• FIG. 1. is a cross sectional depiction of the entire system that is made of two units A and B that are united at one common thermal liquid sodium storage volume 36. It shows the renewable energy electrical input 1—for units A and B, and to secure uninterrupted operational energy, the system is also connected to electrical input from the utility grid that may be a non-renewable energy source 2—for units A and B. The electro-mechanic thruster component 3 (unit A at decompression reversed position,) and electro-mechanic thruster 49 (unit B at compressed thruster position,) the steel shaft 4 that is moved by the electro-mechanic thruster 3, steel shafts 4 of unit A and thruster 49 and shaft 50 of unit B have the function to provide regularly kinetic force and thereby to suddenly move the first small area pistons upper sides 7 (A) and upper side 53 (B) respectively, and lower sides 12 and 58 (unit A) and first large area piston lower side 21 and upper side 26 (unit A), that move within small area cylinder 5 (unit A) and large area cylinder 18 (unit A) and transmit the forces applied to the hydraulic oil 16 (unit A) and hydraulic oil 17 (unit B.) In this drawing the steel shaft 4 (A) that gets moved by thruster 3 (A) is not moved by the electro-mechanic thruster component 3 yet, and therefore hydraulic oil 16 of unit A has not transmitted the force applied by the first piston lower side 12, yet. Large area piston lower side 21 and air tight upper side 26, is also at the pre-compression position—for the unit A. By air tight, it is to be understood that the large area upper side pistons 21 and 66 fully compress the gas enclosed in volumes above these and do not let gas to escape to any other area. All of the triple integrated system components and sections—as integrated and located around the thermal storage volume 36, steel enclosure frames 34, also depicted.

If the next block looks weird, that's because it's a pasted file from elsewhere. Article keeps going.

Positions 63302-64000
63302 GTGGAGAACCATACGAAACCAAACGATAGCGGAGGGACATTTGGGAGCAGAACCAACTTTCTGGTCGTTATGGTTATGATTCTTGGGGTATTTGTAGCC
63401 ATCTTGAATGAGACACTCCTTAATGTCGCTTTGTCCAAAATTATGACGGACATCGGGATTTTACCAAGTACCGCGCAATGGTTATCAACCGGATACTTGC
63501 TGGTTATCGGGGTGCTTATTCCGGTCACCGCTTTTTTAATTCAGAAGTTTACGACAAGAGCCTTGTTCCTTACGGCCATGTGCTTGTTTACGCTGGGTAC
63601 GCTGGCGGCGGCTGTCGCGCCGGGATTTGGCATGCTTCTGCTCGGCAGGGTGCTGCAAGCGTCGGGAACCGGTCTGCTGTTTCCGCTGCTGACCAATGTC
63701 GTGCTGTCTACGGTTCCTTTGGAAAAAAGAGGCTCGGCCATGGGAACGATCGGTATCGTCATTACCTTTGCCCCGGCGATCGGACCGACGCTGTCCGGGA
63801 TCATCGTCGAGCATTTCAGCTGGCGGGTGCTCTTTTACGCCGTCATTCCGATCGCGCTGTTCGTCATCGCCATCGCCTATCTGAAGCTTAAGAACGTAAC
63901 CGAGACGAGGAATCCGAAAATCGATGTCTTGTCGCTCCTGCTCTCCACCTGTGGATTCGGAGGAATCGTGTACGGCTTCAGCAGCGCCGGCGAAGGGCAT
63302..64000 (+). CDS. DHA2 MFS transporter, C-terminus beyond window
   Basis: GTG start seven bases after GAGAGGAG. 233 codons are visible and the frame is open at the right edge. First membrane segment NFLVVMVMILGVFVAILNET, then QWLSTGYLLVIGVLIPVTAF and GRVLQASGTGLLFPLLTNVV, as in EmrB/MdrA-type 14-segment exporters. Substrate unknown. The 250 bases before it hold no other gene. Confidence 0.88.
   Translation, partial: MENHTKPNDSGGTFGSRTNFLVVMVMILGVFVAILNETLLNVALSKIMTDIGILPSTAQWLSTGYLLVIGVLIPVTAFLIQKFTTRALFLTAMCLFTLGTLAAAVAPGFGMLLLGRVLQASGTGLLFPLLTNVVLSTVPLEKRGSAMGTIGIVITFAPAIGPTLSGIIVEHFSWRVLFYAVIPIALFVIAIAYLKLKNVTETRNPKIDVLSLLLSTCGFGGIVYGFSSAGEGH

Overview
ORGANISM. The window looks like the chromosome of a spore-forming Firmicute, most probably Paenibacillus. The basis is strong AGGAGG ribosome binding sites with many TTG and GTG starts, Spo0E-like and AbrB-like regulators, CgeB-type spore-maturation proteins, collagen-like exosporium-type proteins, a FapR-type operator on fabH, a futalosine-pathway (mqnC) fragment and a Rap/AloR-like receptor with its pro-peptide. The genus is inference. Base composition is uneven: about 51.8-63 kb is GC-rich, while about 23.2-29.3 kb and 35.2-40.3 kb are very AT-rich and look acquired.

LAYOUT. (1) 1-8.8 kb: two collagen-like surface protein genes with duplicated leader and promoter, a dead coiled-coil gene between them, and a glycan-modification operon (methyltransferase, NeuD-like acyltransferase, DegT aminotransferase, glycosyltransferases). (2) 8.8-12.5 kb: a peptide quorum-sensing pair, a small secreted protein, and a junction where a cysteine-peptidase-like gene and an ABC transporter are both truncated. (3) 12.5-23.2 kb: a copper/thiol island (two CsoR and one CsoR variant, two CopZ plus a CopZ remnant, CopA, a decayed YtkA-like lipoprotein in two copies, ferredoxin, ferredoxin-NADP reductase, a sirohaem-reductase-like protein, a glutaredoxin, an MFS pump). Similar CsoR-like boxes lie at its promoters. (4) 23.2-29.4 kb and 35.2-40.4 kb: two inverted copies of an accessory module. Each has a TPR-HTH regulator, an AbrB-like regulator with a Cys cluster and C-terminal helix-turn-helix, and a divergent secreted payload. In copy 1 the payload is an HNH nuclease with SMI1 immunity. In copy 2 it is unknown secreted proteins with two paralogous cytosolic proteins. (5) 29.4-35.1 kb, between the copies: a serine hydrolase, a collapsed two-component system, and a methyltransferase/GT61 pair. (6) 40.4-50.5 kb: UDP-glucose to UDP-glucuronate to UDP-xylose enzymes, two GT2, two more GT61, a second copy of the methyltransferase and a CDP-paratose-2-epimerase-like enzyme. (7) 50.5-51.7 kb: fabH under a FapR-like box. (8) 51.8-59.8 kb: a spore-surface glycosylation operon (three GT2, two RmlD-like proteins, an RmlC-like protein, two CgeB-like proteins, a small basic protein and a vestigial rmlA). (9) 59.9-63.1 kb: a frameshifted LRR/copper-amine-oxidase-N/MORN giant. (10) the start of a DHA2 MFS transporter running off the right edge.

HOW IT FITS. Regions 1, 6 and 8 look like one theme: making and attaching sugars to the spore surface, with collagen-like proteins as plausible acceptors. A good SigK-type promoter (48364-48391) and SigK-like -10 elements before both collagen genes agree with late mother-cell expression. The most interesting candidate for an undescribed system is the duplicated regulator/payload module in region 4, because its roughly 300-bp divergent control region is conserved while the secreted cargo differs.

• FIG. 2. is a cross sectional view of the system unit A, shows the motion of the steel shaft 4 and shows how the force applied by the first small area piston lower side 12 gets multiplied at the larger area upper side compression piston 26, via the hydraulic oil 16, (Initial adiabatic heating of compressed gas 30 in compression chamber 28 of unit A.)
  • FIG. 3 is a cross sectional view of the system unit A, shows how the small area piston upper side 7 and lower side 12, therefore large area piston upper 26 and lower side 21 are re-positioned back to the initial pre-compression position by the reversal of the thrust motion direction of the electro-mechanic thruster component 3, and thereby the steel shaft 4 makes the small area piston upper side 7, and hence lower side 12 to move to the decompressed gas 29 position.
  • FIG. 4 is an cross sectional view of unit A of the compression side, showing how, after the gas volume 29 gets compressed into gas volume 30, heat conduction wait period starts, during which the gas 30 remains in an iso-volumetric state and heat is conducted into the single combined thermal storage liquid sodium volume 36 through the concave steel interface 31 of units A (same method applies to B,) during this time. The high pressure working gas 113 circulation exit pipe 97 out of unit A that leads into the steam turbine 99, which on the two sides has, two bypass pipes 100 and 101, with one switch valve 98 that is on pipe 97(A) and valves 102, 103 on bypass pipes 100 and 101.
  • FIG. 5. is a cross sectional view of the system unit A, (unit B is identical,) it shows how, as heat conduction period described in FIG. 4 ends, in order to avoid a vacuum effect in volume 28 and also to provide the gas to be compressed within the auxiliary compression volume 46, before the compression large area piston upper side 26 returns to the full pre-compression position 29 and makes gas volume 30 to be decompressed back to gas volume 29, how an equal gas volume is transferred into auxiliary volume 46 and concurrently an equal gas volume gets supplied into volume 28 from the external pressure regulation volume unit (A) 129, through the pressure regulation and gas input-output valve 127.